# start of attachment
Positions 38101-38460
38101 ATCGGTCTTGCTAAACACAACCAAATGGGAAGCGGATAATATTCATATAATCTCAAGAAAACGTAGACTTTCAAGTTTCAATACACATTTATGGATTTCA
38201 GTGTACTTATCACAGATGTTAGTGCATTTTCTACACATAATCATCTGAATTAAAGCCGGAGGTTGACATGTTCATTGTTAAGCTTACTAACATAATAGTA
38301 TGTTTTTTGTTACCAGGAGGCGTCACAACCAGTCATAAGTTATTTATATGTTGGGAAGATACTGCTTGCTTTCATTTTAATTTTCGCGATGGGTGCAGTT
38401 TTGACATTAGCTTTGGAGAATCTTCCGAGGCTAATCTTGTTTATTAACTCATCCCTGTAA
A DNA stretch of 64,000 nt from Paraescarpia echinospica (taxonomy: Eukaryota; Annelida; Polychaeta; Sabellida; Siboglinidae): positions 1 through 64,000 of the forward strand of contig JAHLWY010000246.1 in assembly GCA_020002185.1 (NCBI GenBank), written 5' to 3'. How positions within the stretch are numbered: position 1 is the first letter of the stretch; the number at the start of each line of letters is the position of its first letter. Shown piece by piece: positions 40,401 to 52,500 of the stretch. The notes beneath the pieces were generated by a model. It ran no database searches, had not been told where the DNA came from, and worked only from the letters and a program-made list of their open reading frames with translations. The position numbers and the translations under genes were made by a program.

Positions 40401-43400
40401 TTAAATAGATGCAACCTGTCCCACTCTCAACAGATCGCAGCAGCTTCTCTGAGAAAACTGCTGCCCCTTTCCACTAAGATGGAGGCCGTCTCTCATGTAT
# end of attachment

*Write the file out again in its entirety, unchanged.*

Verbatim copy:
Positions 38101-38460
38101 ATCGGTCTTGCTAAACACAACCAAATGGGAAGCGGATAATATTCATATAATCTCAAGAAAACGTAGACTTTCAAGTTTCAATACACATTTATGGATTTCA
38201 GTGTACTTATCACAGATGTTAGTGCATTTTCTACACATAATCATCTGAATTAAAGCCGGAGGTTGACATGTTCATTGTTAAGCTTACTAACATAATAGTA
38301 TGTTTTTTGTTACCAGGAGGCGTCACAACCAGTCATAAGTTATTTATATGTTGGGAAGATACTGCTTGCTTTCATTTTAATTTTCGCGATGGGTGCAGTT
38401 TTGACATTAGCTTTGGAGAATCTTCCGAGGCTAATCTTGTTTATTAACTCATCCCTGTAA
A DNA stretch of 64,000 nt from Paraescarpia echinospica (taxonomy: Eukaryota; Annelida; Polychaeta; Sabellida; Siboglinidae): positions 1 through 64,000 of the forward strand of contig JAHLWY010000246.1 in assembly GCA_020002185.1 (NCBI GenBank), written 5' to 3'. How positions within the stretch are numbered: position 1 is the first letter of the stretch; the number at the start of each line of letters is the position of its first letter. Shown piece by piece: positions 40,401 to 52,500 of the stretch. The notes beneath the pieces were generated by a model. It ran no database searches, had not been told where the DNA came from, and worked only from the letters and a program-made list of their open reading frames with translations. The position numbers and the translations under genes were made by a program.

Positions 40401-43400
40401 TTAAATAGATGCAACCTGTCCCACTCTCAACAGATCGCAGCAGCTTCTCTGAGAAAACTGCTGCCCCTTTCCACTAAGATGGAGGCCGTCTCTCATGTAT